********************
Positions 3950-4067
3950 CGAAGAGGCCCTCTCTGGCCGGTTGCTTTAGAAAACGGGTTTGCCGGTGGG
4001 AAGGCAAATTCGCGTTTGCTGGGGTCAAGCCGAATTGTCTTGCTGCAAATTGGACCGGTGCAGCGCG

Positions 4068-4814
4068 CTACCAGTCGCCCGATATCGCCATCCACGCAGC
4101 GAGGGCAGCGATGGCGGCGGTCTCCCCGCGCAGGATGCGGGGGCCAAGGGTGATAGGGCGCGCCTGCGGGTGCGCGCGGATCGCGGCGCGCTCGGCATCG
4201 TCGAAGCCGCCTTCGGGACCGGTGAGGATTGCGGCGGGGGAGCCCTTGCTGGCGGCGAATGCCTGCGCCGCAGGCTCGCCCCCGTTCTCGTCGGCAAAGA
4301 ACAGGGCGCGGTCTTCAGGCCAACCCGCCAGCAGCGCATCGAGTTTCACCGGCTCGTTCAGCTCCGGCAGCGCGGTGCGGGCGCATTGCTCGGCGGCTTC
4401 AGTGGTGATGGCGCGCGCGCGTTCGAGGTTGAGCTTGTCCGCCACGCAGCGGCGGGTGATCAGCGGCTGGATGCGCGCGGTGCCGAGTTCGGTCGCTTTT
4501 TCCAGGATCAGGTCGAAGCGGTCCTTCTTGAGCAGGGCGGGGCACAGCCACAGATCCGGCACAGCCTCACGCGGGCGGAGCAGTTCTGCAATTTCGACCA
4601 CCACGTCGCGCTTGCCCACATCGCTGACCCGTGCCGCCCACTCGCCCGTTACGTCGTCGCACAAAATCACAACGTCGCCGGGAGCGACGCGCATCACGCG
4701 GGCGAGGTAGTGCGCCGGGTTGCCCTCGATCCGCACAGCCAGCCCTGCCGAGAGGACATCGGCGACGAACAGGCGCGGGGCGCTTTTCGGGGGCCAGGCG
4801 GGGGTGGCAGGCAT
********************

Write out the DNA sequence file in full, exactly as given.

Positions 3950-4067
3950 CGAAGAGGCCCTCTCTGGCCGGTTGCTTTAGAAAACGGGTTTGCCGGTGGG
4001 AAGGCAAATTCGCGTTTGCTGGGGTCAAGCCGAATTGTCTTGCTGCAAATTGGACCGGTGCAGCGCG

Positions 4068-4814
4068 CTACCAGTCGCCCGATATCGCCATCCACGCAGC
4101 GAGGGCAGCGATGGCGGCGGTCTCCCCGCGCAGGATGCGGGGGCCAAGGGTGATAGGGCGCGCCTGCGGGTGCGCGCGGATCGCGGCGCGCTCGGCATCG
4201 TCGAAGCCGCCTTCGGGACCGGTGAGGATTGCGGCGGGGGAGCCCTTGCTGGCGGCGAATGCCTGCGCCGCAGGCTCGCCCCCGTTCTCGTCGGCAAAGA
4301 ACAGGGCGCGGTCTTCAGGCCAACCCGCCAGCAGCGCATCGAGTTTCACCGGCTCGTTCAGCTCCGGCAGCGCGGTGCGGGCGCATTGCTCGGCGGCTTC
4401 AGTGGTGATGGCGCGCGCGCGTTCGAGGTTGAGCTTGTCCGCCACGCAGCGGCGGGTGATCAGCGGCTGGATGCGCGCGGTGCCGAGTTCGGTCGCTTTT
4501 TCCAGGATCAGGTCGAAGCGGTCCTTCTTGAGCAGGGCGGGGCACAGCCACAGATCCGGCACAGCCTCACGCGGGCGGAGCAGTTCTGCAATTTCGACCA
4601 CCACGTCGCGCTTGCCCACATCGCTGACCCGTGCCGCCCACTCGCCCGTTACGTCGTCGCACAAAATCACAACGTCGCCGGGAGCGACGCGCATCACGCG
4701 GGCGAGGTAGTGCGCCGGGTTGCCCTCGATCCGCACAGCCAGCCCTGCCGAGAGGACATCGGCGACGAACAGGCGCGGGGCGCTTTTCGGGGGCCAGGCG
4801 GGGGTGGCAGGCAT